Thursday, January 5, 2012


Maskakahunju is small fishing village located directly on the shores of Lake Malawi located just a 10 minute walk down the beach from the Maru Research Center (lets shorten that down to the MRC). Yesterday I and Alex, our local government fisheries officer, went down there to have a talk with the village elders and so Alex could show me how he surveys fishery landing sites and better explain to me the practicalities and economics of the Masakahunju fishery. Masakahunju is a species of fish and means roughly “big-eyed fish” if my memory serves. According to the founder of Masakahunju, one Mike Nsalu, Masakahunju the village began some 6 or 7 years ago when after having a great few days of catching Masakahunju, he decided to stay. Word spread that the fishing was good and more people joined him. Today roughly 400 people live at Masakahunju. Nearly all of them are not from the surrounding area. The vast majority are from an inland district further north called Karonga. Some are from further south at Nkhotakota. But all now live in very makeshift huts made from reeds, mud, and sometimes a few timbers. Scattered along the lakeshore in a fairly haphazard manner they look rather desperate. But according to Alex, looks are deceiving. Most of the residents of Masakahunju have nicer homes back in their native villages and have come here in order to make, and save, money. They are willing to put up with mud huts for a few years (and often more) if it means they can save up enough money to build a better life for themselves and their families once they’ve finally had enough and decided to return to their “real” homes.

In Malawi there is a long history of, and much prestige associated with, Malawians leaving their native villages to search their fortune somewhere else, whether in South Africa, Zimbabwe, or maybe just in the next district over. There are both idealistic and practical reasons for why these sojourns have historically been, and continue to be, so popular. Idealistically the desire to travel to other exotic lands to seek one’s fortune really needs no translation. Most of us wherever we are from have daydreamed about doing this. The practical benefits of such sojourns for Malawians however are understandable only once one realizes the constraints to individual activity that Malawi’s communal culture imposes on its members. In Malawi, and in much of Africa, sharing the benefits (money, produce, whatever) of one’s labor with the greater community (family, friends, neighbors) is obligatory. So much so that if you live and work within the community that you grew up in, and hence have all sorts of close relationships, it is nearly impossible for you to save personally any of the fruits of your labor towards any greater individual goal. Instead all your money, or whatever, gets piddled away to one’s seemingly never ending list of relatives and friends. The sojourns are a coping mechanism for this problem. Leaving your native community to work amongst strangers in a new place allows you to escape, for awhile, your communal obligations so that you can work towards more individual goals.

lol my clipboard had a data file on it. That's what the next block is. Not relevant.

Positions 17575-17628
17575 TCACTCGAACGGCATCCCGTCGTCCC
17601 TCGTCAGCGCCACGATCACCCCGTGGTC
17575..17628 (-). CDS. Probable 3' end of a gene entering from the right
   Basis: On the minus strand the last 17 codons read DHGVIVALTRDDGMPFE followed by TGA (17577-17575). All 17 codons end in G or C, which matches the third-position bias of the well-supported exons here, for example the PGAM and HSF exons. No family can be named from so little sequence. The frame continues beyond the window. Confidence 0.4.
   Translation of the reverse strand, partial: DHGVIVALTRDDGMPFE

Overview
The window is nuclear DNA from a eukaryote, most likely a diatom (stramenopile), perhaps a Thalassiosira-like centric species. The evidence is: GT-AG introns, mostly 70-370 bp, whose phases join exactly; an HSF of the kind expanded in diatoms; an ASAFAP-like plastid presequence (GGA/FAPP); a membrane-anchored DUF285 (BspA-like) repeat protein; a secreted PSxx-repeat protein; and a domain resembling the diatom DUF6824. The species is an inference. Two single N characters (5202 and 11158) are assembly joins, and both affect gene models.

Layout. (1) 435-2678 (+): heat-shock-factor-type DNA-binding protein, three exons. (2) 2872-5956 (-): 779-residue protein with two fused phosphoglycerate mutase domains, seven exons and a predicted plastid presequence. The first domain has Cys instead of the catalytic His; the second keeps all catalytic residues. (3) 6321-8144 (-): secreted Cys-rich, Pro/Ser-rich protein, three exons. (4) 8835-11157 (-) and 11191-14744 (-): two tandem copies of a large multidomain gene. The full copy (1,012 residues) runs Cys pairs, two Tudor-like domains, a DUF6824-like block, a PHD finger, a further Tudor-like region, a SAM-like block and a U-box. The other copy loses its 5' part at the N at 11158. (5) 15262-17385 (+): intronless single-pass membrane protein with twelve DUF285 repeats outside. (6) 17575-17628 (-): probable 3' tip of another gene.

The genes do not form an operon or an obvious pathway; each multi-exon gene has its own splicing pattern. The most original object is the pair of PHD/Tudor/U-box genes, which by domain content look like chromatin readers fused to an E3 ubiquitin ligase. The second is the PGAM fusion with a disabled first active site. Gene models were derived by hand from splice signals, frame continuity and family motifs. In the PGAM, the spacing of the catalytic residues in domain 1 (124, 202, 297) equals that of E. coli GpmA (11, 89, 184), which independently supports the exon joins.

Alex, however, was quick to say that Malawians do not see their sojourns as permanent opportunities to escape their communal duties but rather as necessary interim periods during which they can accumulate wealth and knowledge so that later they can go back home and better attend to them. Masakahunju is full of such people and many have very interesting stories to tell. I will be visiting and talking with them often and will try to share their stories here on this blog regularly.


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